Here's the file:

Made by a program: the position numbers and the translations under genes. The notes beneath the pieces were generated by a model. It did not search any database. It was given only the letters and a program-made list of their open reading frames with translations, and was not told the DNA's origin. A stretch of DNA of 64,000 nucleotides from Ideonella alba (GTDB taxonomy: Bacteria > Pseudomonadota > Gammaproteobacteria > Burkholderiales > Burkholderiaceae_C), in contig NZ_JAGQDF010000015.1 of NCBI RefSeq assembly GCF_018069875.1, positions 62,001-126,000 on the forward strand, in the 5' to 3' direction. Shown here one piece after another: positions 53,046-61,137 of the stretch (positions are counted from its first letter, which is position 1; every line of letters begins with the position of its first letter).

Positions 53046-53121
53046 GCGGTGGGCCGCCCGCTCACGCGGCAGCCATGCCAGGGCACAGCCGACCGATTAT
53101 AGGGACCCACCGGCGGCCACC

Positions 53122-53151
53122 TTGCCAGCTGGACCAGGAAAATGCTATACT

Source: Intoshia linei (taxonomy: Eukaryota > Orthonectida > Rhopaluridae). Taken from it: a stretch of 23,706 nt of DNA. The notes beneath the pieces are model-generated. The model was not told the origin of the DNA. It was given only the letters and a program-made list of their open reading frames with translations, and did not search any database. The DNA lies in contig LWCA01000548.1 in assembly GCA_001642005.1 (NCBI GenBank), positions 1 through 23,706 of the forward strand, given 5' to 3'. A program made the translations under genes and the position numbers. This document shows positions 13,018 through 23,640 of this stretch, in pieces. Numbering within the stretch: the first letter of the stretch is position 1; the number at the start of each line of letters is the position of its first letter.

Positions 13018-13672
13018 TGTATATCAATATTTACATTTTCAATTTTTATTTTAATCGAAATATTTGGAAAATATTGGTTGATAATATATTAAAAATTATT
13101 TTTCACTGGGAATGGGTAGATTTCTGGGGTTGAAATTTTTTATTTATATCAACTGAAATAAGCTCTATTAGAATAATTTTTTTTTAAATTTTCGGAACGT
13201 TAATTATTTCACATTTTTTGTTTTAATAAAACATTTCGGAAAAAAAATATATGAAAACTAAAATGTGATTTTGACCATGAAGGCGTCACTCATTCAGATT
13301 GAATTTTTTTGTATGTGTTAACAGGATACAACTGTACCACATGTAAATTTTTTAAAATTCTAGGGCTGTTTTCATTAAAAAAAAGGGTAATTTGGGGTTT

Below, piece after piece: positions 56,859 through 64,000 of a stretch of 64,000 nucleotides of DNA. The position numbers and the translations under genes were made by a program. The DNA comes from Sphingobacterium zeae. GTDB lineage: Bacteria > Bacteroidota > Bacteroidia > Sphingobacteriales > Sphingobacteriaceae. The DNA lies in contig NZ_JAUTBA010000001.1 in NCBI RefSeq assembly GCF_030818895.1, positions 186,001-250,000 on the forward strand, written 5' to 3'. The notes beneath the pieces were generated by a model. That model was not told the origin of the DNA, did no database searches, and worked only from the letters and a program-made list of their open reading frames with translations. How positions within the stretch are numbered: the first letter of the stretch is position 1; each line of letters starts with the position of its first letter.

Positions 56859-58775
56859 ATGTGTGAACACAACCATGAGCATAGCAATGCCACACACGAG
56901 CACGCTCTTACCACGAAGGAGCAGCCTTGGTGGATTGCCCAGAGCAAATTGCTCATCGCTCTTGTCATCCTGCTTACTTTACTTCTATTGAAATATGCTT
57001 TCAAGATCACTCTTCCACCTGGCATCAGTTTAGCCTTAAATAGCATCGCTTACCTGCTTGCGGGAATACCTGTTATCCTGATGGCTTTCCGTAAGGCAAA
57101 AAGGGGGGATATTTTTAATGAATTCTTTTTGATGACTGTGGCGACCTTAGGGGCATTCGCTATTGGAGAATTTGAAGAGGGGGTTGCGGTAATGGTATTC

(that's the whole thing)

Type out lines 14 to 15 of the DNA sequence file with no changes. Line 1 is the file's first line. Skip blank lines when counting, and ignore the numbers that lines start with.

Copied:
Positions 56859-58775
56859 ATGTGTGAACACAACCATGAGCATAGCAATGCCACACACGAG